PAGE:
My 30th SXSW may have been my most enjoyable since 1996, when I covered it like a maniac for the Statesman (and then had to practically spend the next few days in traction.) Yes, Sixth Street has gotten out-of-hand as Loiterer’s Row and the price-gouging ($9 for a Budweiser?!) is so against what made SXSW such a popular music industry destination in the beginning. But this was the year I learned to let go of my dogged pursuit. I had only one responsibility all week- an interview with Ben Bridwell of Band of Horses for a magazine profile- which had a lot to do with my enjoyment. Laying in my hotel bed, reading the dispatches from Deborah Sengupta Stith and Kevin Curtin, who both deserve a big hand, I was thinking ‘this is how it’s done.’ If there’s anything major that came out of my SXSW experience it was that your own work is really all that matters. The fest was a sometimes-inspiring, sometime tedious diversion, and I made some (hopefully) fruitful contacts, had some wonderful catching up conversations, and saw a ton of great music. But I couldn’t wait to get back to work. Some highlights, going backwards:
* Homer Henderson was the best thing I saw all week, at Lucy’s in the afternoon. With feet and reverb, one man sounds like four, and Homer played metal, country, blues, garage, swamp pop and the meanest version of “Bo Diddley Is a Gunslinger” you’ve ever heard.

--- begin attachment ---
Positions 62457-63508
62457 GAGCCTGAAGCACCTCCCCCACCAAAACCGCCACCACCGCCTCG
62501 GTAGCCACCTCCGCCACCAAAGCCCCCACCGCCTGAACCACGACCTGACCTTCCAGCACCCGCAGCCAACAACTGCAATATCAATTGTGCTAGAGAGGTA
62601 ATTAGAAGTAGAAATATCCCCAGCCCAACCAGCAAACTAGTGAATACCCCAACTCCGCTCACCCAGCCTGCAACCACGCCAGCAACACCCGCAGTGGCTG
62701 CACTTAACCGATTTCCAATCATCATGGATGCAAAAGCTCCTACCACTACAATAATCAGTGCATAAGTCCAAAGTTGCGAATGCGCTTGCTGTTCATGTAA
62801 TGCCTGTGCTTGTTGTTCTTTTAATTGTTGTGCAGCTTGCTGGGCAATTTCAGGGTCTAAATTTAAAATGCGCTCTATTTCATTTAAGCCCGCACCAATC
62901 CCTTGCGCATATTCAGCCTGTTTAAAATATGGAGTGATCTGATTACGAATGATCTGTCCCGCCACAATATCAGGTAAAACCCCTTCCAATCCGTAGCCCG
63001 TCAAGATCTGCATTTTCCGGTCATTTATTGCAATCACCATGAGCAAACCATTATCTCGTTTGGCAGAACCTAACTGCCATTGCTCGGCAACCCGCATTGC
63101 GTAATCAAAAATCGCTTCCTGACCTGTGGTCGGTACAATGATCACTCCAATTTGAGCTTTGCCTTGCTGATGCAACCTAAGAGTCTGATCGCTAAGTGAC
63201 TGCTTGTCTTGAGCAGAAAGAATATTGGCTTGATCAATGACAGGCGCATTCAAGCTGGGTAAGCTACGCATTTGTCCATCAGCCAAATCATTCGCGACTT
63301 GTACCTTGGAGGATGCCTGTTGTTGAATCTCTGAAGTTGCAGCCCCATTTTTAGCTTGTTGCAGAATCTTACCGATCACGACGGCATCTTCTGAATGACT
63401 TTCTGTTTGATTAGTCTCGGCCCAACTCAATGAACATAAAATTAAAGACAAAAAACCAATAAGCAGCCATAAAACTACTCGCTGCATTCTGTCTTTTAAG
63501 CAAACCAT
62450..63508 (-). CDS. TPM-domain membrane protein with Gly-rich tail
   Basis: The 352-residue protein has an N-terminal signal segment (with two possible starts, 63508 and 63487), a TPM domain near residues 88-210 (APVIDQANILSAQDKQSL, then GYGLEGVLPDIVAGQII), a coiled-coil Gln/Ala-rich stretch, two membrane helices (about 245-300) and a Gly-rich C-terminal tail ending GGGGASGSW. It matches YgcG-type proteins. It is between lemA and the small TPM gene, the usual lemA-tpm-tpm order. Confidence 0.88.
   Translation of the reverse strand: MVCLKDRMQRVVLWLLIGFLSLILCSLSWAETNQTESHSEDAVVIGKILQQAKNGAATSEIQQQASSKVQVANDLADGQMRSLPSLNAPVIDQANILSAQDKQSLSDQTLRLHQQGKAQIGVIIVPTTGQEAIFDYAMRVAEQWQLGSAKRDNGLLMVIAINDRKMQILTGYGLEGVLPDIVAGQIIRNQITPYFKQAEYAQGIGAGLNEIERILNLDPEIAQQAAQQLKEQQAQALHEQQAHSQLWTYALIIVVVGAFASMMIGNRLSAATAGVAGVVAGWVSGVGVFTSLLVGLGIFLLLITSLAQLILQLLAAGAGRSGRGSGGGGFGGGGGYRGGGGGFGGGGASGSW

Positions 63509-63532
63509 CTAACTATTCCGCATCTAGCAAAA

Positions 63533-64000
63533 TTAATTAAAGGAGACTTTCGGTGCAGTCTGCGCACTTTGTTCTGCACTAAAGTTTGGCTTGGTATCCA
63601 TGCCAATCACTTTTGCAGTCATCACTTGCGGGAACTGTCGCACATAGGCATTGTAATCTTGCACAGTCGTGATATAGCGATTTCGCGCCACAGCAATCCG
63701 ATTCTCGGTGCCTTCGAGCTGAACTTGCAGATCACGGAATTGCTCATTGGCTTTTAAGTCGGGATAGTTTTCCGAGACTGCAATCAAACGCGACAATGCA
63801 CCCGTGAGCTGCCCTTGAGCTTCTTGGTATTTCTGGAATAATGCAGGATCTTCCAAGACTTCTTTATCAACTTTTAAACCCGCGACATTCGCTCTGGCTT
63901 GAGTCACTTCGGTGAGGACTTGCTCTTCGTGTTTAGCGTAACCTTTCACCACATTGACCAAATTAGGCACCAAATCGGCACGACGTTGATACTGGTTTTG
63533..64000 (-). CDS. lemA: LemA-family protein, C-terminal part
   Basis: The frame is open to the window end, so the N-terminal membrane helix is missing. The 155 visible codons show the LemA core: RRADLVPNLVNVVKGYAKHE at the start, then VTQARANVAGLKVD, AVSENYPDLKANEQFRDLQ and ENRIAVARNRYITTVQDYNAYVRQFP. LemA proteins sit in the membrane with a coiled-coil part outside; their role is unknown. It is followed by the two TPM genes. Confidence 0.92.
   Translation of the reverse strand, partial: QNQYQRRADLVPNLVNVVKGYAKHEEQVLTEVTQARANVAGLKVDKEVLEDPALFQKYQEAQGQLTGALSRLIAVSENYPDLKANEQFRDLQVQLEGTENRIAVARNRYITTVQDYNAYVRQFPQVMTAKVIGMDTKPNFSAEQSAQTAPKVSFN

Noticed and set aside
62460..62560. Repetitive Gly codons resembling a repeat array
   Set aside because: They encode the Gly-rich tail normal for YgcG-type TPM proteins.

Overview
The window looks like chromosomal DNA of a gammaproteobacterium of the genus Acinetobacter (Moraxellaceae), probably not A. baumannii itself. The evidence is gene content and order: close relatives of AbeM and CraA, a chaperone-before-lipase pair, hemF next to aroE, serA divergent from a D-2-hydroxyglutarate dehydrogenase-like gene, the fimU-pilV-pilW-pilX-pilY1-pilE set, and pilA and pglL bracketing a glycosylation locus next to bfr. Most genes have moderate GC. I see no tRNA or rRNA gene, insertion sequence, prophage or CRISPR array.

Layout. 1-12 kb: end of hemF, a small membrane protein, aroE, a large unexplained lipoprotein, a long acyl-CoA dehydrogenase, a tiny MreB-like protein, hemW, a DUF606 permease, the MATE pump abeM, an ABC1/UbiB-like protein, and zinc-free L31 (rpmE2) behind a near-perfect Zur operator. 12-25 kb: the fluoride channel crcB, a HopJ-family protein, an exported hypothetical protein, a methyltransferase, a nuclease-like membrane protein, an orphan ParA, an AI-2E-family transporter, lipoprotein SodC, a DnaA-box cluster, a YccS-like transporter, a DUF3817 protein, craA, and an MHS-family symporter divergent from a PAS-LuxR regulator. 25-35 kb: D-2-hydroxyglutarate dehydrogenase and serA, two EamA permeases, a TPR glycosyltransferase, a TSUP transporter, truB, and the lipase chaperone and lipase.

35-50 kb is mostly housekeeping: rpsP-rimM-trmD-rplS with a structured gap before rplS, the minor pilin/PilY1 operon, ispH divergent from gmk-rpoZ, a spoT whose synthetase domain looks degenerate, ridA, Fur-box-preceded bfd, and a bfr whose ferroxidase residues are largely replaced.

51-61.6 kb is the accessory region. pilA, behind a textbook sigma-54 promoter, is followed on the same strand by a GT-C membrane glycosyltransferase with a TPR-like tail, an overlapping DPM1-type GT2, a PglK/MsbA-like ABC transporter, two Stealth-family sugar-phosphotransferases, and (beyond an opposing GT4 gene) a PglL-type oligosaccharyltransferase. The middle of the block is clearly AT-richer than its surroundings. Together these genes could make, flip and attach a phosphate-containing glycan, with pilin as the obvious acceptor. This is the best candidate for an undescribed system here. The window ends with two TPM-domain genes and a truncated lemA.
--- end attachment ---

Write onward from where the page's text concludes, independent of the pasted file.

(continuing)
* Intocable at Auditorium Shores was the best Tejano band I’ve seen since Selena (which I guess is like Biggest Schlong winner at an Irish bar). Loved watching the crowd in euphoria.
* Lavender Country at the Hideout. I let my friend choose the bands and this one was unforgettable. A country band where the lead singer brags about how good he is at fellatio and it’s more touching than gross.
Friday I watched the Horns lose a heartbreaker at the buzzer and that and the rain kept me in. I read Maud Cuney-Hare instead. But during the day I saw the Heavy, a British nouveau soul band, and loved them. And my favorite panel was the Angelique Kidjo interview with Ann Powers. Kidjo is hysterical- and she has such a great story.
Best set of the night was Lissie at the Majestic. Catch her at Emo’s next month. I think she sings as well as Adele. I hit the clubs with my son Jack and Debbie P, my best friend from Arizona, which made even the lesser acts fun. Saw some solo techno/soul at Lambert’s (Us), some mediocre hip hop at ACL Live, then over to Antone’s for the great Jai Malano, then Jonathan Tyler somewhere in that Sixth Street mess, for a face full of sacred blooze.